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culture

Battle of the Boards

In the second annual Board Game Jam, participants faced a ticking timer as they created an original board game in two days.

We Are Legion, a game of hacker vs. corporate lobbies inspired by Anonymous, won the award for Best Overall.

The most fun a person can have while horizontal isn’t on a bed, it’s on a board.

At least, you might have heard that argument made by some of the the board game aficionados that took part in the second annual Board Game Jam this past weekend. You definitely would have heard it from Dave Fono and Adam Clare, the creators of the event. Last year, the inaugural Board Game Jam was born out of their observation that even within Toronto’s booming gaming community—that holds events like TOJam, which focus on video games—the board was still a relic of the past.

“We wanted to attract people who just like games. And pretty much everyone likes board games, it’s pretty universal. So, we thought if you like playing games, you’re going to like making games,” Clare said, leaning against the bar at The Central on Sunday night, where the teams from the Jam were celebrating their creations with food, drinks, and friendly competition—a much needed period of R&R after a jam-packed weekend.

It began on Saturday morning—teams congregated at George Brown College for game-design workshops, then put those new skills to work on an original board game (the theme, entirely optional, was “science”) with materials supplied by Fono and Clare. Sunday was “play-test” day, where teams helped each other fix holes or spot weaknesses in their concepts. Teams worked up until 6 p.m., when it was time to officially present their games to the rest of the group.

Players try to spread their GMO products far and wide in Frankenfood, which won the award for Best Use of Theme (science).

Fono and Clare encouraged the 70 participants to think beyond a grade-school assignment board game. “Usually, you think of a square board, you roll a dice and move around, and answer questions. A game can be so much more than that,” Clare said. It was obvious, by looking at some of the games on display on Sunday night, that most had taken his advice to heart.

Winning Best Overall was We Are Legion, a game about computer hackers and corporate lobbies, inspired by the hacker collective Anonymous. Best Use of Theme was Frankenfood, in which players work cooperatively as an evil GMO-producing corporation that spreads products around the world as the game tries to restrict them. Other games dealt with subjects as diverse as grammar (Punctuaction!), time travel (Paradox), corporate takeovers (Rat Race), high school “it” crowds (Cliques and Chemistry), and even Rob Ford’s battle against the Coalition for Transit City (Subways! Subways! Subways!).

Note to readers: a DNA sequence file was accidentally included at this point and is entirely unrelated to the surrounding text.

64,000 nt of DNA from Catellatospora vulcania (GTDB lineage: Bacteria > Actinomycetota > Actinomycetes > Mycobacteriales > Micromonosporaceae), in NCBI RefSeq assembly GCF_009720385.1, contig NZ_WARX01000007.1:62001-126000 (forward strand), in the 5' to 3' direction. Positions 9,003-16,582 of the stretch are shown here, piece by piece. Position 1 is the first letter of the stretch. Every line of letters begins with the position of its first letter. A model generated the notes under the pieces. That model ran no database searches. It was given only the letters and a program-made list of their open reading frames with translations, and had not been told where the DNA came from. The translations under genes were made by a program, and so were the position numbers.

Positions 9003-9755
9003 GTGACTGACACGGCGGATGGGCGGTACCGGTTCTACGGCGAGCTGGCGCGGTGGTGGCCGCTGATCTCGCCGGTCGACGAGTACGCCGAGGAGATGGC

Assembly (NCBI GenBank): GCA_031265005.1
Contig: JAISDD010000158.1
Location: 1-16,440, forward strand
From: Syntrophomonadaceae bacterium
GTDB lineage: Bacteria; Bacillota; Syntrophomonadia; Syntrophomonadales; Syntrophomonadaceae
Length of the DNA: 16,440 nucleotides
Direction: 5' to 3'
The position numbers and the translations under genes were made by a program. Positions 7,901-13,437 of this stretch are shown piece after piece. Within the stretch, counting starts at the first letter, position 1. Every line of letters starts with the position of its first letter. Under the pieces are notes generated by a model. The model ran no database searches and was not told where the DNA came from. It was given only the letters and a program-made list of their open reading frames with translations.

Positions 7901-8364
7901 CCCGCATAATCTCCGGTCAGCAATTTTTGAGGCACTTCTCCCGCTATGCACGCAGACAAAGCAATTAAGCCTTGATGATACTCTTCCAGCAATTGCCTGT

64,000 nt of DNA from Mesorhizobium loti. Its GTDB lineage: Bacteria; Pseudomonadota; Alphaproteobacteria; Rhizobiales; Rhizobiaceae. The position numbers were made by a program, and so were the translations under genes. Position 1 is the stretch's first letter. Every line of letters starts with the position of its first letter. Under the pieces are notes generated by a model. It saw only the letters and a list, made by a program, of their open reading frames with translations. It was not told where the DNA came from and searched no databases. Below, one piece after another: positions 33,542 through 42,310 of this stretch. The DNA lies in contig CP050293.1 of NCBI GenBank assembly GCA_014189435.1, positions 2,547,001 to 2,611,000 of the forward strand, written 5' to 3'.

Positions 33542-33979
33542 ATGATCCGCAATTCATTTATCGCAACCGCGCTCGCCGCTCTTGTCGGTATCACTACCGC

Ryan Kelln, a video game developer who participated in this year’s Board Game Jam, wanted to make his game Collaporation about collaboration and teamwork, so that it could function as an alternative to popular violent video games, which he calls “garbage.” He said, pointing to the sprawling game, which involves three players in different roles, completing tasks in a mini obstacle course, “That’s not garbage. That’s awesome. I’m proud of that.”

Ryan Kelln (right) helps a fellow Jammer play his creation, Collaporation.

According to Kelln and his three teammates, there are many reasons that some people never tire of their favourite boardgames: they’re an escape from real life, they tap into childhood nostalgia, there’s social interaction, players use their hands and enjoy the (mostly) fake competition with friends. That’s why they decided to spend their weekend in a fast-paced creative challenge, exhausting though it was.

“When we started cheering, we knew we were on to something,” Kelln said.

Comments

  • Mlewyn

    The Rob Ford one sounds good!

  • Anonymous

    This sounds like it would have been a lot of fun; wish I’d heard about it a few weeks ago rather than the day before.

  • Gregalvin

    Next year I’ll be there with bells on!!!! Subways! Subways! Subways! sounds like fun.

  • https://ryankelln.myopenid.com/ Ryan Kelln

    The event was a blast, thanks to the organizers, volunteers and all involved. “Garbage”, ha. To be fair to the violent games – it’s perfectly possible to add context, metaphor, and all sorts of other aspects to make a great, but violent game (story/movie/etc). For example, the Godfather movie shows the disaster of choosing violence, and zombies, orcs and other fantasy creatures turn killing into a metaphor for other actions, and many of the great boardgames that were made at the event had violence that was satirical or made you realize how terrible it is.

    Games that are violent fantasy without any of the above grounding in reality have more in common with other pure fantasy industries then they do with the rest of the entertainment/cultural industries. That’s fine, and I don’t advocate regulation or censorship, but a healthy culture treats pure fantasy carefully because it is divorced from reality. Leading people away from reality for profit is poor choice for someone that has the skills to do something that is just as fun, engaging and tied to reality.

  • Anonymous

    I very much hope that both “Subways! Subways! Subways!” and “Punctu-action!” (which I think benefits from an added hyphen) find their way to mass production somehow. Failing that, I hope they make enough copies so that photos and rules and such can be uploaded to boardgamegeek.com. :-)